Wallpaper Exercises

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  1. Decide which of the 17 symmetry groups each of these Escher drawings has. You can ignore colors.
    1. Sketch #6 (Camels)
    2. Sketch #13 (Dragonflies)
    3. Sketch #21 (Men)
    4. Sketch #67 (Horsemen)
    5. Sketch #69 (Birds, fish, turtles)
    6. Sketch #105 (Pegasus)
    7. Sketch #119 (Fish)
  2. G. Polya came up with his own names for the 17 wallpaper groups. His picture, with the names, is on page 23 of Visions of Symmetry (and see also Escher's sketches on the following pages). Figure out the crystallography names for his 17 patterns, and make a chart showing the correspondence. (Note that Polya's <math>D_{2}kkkk</math> is colored, and he considers the color preserving symmetry group)
  3. Find four different patterns used for laying bricks (look around). Sketch them on graph paper, and decide which symmetry group each one has.
  4. Sketch an interesting pattern with symmetry group p4m.
  5. Flip through Escher's regular division notebook, pages 116-229 of Visions of Symmetry. Find ten sketches featuring four-legged mammals. (A four-legged mammal has four legs, and is a mammal - horse, dog, pegasus, lion, etc. etc. No people, fish, lizards.)
    1. Find the wallpaper symmetry group for each of the ten sketches (see Visions of Symmetry page 330). How does Escher's choice of symmetry group change between the early (low-numbered) prints and the later (high-numbered) prints?
    2. Explain why he made this deliberate change.
    3. Do you find the patterns in the later sketches more satisfying?
  6. Explain why Escher predominantly chose to use birds, fish, and lizards in his patterns.
  7. Choose a sketch from the regular division notebook (pages 116-229 of Visions of Symmetry) that you particularly like. Explain what you like about it, and compare with similar sketches that don't work as well.
  8. In the border pattern section we constructed some borderpatterns by picking a motif and then reflecting, rotating and glide reflecting the motif until we had a pattern with the desired symmetries. Use the letter P as your starting point: LetterP.jpg
    1. The symmetry group p1 has only translations in its symmetry group. Create a p1 tessellation using the letter P.
    2. The symmetry group pm has only translations and reflections in its symmetry group. Create a pm tessellation using the letter P.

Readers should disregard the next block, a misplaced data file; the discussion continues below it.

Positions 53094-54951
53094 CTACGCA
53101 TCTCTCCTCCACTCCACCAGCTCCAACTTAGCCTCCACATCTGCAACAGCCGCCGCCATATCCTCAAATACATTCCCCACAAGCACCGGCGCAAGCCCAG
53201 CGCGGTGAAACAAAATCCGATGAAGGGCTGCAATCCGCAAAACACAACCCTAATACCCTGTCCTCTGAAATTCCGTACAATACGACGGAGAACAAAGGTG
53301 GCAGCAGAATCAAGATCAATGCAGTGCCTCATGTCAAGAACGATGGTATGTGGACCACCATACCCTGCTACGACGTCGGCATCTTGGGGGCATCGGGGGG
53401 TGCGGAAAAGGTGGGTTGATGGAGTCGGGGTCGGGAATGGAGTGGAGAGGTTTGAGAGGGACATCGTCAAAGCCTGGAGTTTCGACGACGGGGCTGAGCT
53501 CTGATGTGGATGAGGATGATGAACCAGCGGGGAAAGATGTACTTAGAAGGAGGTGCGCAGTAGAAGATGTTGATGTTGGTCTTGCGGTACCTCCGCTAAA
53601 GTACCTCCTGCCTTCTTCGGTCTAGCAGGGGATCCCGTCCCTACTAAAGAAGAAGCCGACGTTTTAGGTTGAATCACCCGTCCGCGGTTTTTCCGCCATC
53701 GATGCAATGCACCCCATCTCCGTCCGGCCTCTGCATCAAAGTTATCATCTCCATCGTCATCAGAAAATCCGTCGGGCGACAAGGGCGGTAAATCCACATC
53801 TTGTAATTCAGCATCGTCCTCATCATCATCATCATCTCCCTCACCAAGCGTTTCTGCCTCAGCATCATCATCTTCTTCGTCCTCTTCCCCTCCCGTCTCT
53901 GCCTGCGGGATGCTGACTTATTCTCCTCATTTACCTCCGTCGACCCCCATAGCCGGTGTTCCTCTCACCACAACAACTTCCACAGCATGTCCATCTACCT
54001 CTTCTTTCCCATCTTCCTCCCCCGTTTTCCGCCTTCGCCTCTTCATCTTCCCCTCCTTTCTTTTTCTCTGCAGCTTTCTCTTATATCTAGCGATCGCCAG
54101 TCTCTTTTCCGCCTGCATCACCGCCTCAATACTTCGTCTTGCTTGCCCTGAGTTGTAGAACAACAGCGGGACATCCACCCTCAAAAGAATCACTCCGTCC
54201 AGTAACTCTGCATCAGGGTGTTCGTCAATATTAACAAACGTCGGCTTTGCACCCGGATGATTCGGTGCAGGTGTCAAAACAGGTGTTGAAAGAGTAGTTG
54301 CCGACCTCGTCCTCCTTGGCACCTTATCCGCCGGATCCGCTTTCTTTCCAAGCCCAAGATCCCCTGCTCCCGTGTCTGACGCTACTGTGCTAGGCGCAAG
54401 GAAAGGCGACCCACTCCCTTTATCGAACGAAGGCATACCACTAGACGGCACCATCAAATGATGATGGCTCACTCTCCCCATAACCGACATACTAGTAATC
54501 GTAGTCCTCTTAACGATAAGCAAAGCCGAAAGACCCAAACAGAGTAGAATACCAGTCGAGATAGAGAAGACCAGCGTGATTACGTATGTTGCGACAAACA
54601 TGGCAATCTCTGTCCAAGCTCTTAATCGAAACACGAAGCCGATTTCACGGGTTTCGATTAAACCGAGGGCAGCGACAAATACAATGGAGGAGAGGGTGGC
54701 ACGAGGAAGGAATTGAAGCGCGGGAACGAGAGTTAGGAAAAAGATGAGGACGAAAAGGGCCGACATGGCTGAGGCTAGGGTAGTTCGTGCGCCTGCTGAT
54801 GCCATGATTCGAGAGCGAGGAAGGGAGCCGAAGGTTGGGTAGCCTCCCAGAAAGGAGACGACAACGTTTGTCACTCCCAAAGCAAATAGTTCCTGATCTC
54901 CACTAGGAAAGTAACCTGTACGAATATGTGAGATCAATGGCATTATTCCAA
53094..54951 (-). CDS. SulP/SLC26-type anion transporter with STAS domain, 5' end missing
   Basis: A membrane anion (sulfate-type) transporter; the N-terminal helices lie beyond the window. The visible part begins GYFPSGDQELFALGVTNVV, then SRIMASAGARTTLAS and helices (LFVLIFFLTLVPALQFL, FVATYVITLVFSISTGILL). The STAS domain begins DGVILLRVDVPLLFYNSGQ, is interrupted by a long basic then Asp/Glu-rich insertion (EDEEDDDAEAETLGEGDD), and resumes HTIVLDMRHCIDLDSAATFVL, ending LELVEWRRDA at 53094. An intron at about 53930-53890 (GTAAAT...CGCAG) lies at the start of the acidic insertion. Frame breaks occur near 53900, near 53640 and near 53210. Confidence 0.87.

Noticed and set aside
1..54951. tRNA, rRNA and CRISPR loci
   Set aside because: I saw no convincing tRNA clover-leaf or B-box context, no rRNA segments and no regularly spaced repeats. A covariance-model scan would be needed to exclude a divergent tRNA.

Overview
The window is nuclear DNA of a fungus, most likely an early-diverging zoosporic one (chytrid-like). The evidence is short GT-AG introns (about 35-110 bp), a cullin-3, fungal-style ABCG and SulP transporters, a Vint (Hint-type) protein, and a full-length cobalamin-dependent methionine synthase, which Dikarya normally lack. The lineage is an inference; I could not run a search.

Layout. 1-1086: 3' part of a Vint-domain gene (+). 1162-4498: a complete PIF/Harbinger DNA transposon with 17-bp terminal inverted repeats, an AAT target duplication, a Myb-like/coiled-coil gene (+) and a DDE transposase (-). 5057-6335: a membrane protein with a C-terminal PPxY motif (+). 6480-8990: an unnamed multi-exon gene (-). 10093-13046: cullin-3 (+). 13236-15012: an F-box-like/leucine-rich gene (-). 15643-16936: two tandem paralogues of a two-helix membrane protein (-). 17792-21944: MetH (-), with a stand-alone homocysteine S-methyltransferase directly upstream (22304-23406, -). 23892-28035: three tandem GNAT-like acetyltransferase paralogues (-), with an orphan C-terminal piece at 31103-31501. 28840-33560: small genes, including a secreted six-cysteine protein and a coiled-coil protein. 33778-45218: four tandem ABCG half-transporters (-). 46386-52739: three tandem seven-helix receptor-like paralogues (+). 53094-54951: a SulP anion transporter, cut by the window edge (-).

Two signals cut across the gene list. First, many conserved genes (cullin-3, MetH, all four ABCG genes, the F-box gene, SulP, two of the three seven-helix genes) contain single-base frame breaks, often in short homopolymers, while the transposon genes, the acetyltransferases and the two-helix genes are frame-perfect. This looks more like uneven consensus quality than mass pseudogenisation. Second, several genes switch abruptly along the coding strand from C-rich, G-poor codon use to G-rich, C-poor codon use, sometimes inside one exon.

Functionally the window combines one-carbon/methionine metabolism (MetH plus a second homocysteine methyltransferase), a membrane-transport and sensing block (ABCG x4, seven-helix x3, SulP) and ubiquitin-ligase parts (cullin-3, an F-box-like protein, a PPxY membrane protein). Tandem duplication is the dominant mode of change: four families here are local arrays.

3. The symmetry group p4 has only translations and 4-fold rotations in its symmetry group. Create a p4 tessellation using the letter P.
    4. Pick one other symmetry group and create a tessellation with that group.
  9. The Cosmati were a family of artisans in Medieval Rome who laid beautiful tile floors throughout the city, notably in many of the churches of the period. The examples below are pictures taken at Santa Maria in Cosmedin by Blake Mellor. Find the symmetry groups of these tilings. (Click on the pictures for a larger image.)

  10. The ancient Egyptians decorated their tombs with some interesting patterns. The examples below are pictures taken from Thierry Benderitters site osirisnet. Find the symmetry groups of these tilings. (Click on the pictures for a larger image.)
  11. In Visions of Symmetry pg 31-36 there is a discussion of how Escher thought about tessellations, or as he called them: "regelmatige vlakverdelingen" (regular divisions of the plane). Escher used three posters when lecturing about his work on these regular divisions of the plane.
    1. The first poster shows examples of tessellations from various cultures. What cultures are represented?
    2. The second poster represents the geometric tessellations that Escher used as a starting point to create his more intricate tessellations. What are the six "primitive" tessellations?
    3. The third poster explains and demonstrates the geometric motions that preserve shape: translation, rotation and glide reflection. What are the symmetry groups of the 5 examples Escher gives?
    4. Visions of Symmetry talks about the explanations of the 5 tessellations in this third poster. The tessellation with only tessellations is the easiest to understand. After reading the explanations, how would you rank the level of diffuculty of the other tessellations? Think about explaining the drawings to someone not in this class. This should give you some idea of how you would rank the explanations.

Instructor:Wallpaper Exercises Solutions (Instructors only).